Examination of the association between two federal quality indicators and established patient functional indicators in inpatient rehabilitation facilities
DiVita, Margaret A.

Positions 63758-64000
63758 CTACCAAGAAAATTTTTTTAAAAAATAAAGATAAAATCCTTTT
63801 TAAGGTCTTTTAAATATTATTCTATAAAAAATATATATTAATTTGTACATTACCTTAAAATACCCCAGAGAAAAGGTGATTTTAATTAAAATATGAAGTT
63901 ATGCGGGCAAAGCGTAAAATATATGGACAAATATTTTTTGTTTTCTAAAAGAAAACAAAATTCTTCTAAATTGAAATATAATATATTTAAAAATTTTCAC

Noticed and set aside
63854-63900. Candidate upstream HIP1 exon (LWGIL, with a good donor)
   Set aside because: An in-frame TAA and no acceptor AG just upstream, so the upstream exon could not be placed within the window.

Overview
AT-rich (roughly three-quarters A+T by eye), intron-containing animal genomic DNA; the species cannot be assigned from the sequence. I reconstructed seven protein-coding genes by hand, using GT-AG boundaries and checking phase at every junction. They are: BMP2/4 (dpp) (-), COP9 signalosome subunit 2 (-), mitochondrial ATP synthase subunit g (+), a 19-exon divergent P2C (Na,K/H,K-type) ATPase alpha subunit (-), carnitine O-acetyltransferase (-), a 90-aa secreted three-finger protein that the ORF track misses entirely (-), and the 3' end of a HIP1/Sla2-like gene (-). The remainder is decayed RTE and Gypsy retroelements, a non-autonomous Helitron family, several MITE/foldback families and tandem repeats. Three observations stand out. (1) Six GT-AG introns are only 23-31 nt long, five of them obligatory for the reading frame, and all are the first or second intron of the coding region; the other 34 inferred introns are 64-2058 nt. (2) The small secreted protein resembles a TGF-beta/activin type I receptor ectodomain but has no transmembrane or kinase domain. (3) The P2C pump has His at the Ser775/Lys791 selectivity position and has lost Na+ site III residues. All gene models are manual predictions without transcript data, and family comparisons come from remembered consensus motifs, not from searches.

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Objective: To examine risk factors for two quality of care indicators, the incidence of new or worsened pressure ulcers, and discharge to an acute care hospital. These measures are required by the Centers for Medicare and Medicaid Services (CMS) for report by inpatient rehabilitation facilities. Further, examine the association of new or worsened pressure ulcers with rehabilitation related outcomes. Background: Inpatient rehabilitation facilities (IRFs) are subject to federal mandates, including report of two quality indicators. Beginning in October 2012, all IRFs were required to begin tracking incidence of new or worsened pressure ulcers as a quality indicator. In addition, while still in the planning phases, CMS has proposed 30-day readmission as a quality measure. However, there is a paucity of data on either indicator as an indicator of quality of care among patients in rehabilitation. Methods: The Uniform Data System for Medical Rehabilitation (USDMR) data for patients discharged from IRFs in the United States from October 2008 to September 2011 were used for these analyses. In chapter three, risk factors for development of a new or worsened pressure ulcer during the rehabilitation stay were examined. In chapter four, the association of developing a new or worsened pressure ulcer with rehabilitation related outcomes, such as functional change from admission to discharge and discharge disposition from the IRF, community versus non-community were examined. In chapter five significant risk factors for early transfer to an acute care hospital among cardiac inpatient rehabilitation patients were examined. Results: In four separate models, one for all impairments and three separate for impairments at high risk of developing a new or worsened pressure ulcer (orthopedic cases, spinal cord injury cases, and amputation cases), admission FIM® total, a measure of functional disability, was the factor with the highest odds ratios associated with developing a new or worsened pressure ulcer. When compared to an admission FIM® total of at least an 80 (two hours of burden of care required or less), patients with an admission FIM® total of 37 to 79 and patients with an admission FIM® total of less than 37 were at significantly increased risk of developing a new or worsened pressure ulcer, odds ratio (OR) = 2.9 and 4.6, respectively (p < 0.001). In addition, patients who developed a new or worsened pressure ulcer were more likely to be discharged to a non-community setting (OR = 1.2, p < 0.01), more likely have a lower discharge FIM® total (discharge FIM® <78 OR = 1.8, p <0.001), and made significantly less functional gain from admission to discharge (4.5 FIM® points less, p <0.001) when compared to patients who did not develop a new or worsened pressure ulcer. Among cardiac patients, admission FIM® total was again the factor with the highest odds ratios associated with early discharge to an acute care hospital. When compared to patients with an admission FIM® total of at least 80, both patients with an admission FIM® total of 37 to 79 and patients with an admission FIM® total of less than 37 were at significantly increased risk of early transfer to an acute care hospital (OR = 7.0 and 15.1, respectively, p value < 0.001). Conclusions: These findings add to the understanding of two quality indicators identified as important for all inpatient rehabilitation facilities by federal regulations. The results emphasize that functional status at admission, as measured through the FIM® instrument was strongly associated with quality outcomes. (Abstract shortened by UMI.)